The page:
It’s kind of like you’re filling out the Census form all over again. Start with outlining basic facts about your customer segments like:
● Age
● Sex
● Location
● Job Title
Piece the information together into a comprehensive one-liner or story:
● 18-year-old male student at a boarding school in the UK
2. Understand your persona’s values
Not sure where to start? Ask questions before tossing out answers. Here is a list to get you started:
● What does a regular day look like in their life?
● What are the pain points they experience on a regular basis?
● What are their life goals?
● What do they value the most?
● How do they get information (tv, web, print, mobile)?
● What kind of experience do they seek when shopping?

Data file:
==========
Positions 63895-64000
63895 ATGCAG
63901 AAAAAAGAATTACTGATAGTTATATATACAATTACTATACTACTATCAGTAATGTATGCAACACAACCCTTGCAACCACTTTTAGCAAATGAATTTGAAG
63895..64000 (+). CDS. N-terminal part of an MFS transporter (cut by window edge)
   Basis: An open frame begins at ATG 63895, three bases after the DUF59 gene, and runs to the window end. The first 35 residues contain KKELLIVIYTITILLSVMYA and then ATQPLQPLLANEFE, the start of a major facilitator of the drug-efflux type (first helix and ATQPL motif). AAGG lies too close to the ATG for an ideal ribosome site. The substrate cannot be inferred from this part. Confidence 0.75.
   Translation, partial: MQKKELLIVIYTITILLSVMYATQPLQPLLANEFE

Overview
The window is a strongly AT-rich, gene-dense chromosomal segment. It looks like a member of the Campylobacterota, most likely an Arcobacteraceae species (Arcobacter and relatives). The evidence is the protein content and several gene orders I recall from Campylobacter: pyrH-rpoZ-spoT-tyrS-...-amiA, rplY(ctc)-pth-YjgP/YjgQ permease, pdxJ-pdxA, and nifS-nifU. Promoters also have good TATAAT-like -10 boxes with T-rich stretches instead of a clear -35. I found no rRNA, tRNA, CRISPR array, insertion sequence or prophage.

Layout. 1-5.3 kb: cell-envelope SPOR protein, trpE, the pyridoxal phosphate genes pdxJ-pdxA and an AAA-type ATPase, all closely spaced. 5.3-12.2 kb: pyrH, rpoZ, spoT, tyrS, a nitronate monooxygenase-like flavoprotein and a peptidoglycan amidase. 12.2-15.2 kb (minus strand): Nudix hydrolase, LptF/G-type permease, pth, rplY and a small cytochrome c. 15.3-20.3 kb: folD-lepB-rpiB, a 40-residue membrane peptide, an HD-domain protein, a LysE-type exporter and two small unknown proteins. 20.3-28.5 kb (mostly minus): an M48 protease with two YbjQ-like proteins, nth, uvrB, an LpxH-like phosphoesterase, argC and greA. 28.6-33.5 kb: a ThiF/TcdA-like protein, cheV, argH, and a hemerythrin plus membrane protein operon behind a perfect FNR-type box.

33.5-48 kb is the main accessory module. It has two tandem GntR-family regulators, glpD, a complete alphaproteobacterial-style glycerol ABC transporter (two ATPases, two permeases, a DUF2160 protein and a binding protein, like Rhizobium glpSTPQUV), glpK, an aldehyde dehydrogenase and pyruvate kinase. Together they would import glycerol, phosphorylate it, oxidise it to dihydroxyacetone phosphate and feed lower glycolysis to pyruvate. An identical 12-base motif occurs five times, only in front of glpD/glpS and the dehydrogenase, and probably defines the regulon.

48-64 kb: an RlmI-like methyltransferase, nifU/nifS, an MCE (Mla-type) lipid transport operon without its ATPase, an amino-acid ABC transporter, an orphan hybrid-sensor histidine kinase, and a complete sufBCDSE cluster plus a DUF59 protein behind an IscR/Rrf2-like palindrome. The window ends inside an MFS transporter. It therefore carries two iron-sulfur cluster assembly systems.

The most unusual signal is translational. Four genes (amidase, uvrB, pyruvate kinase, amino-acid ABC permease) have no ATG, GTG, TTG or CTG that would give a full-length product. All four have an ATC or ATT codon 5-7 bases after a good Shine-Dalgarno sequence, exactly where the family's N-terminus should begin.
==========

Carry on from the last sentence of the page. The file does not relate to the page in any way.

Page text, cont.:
● What are their biggest reasons for wanting your product?
● What are their biggest fears about purchasing your product?
Let’s build upon the 18-year-old male student that we described in #1:
● He’s kind of shy and timid but extremely loyal to his friends.
● A key pain point is that he is sometimes afraid to take a risk and push limits, but at the end of the day, he’ll do what it takes to help his friends and family.
● He enjoys quiet evenings, prefers to study, and stay out of the limelight.
● He’s an all-around great friend.
3. Put it in perspective
The final steps to rounding out a sample persona would be to include a picture, quotes, anecdotes and personal stories. Including these keen details will boost your team’s knowledge and deep understanding of that persona.
The example from #1 and #2?
It kind of sounds like Ron Weasley.
Ron Weasley meme

Why Use Personas?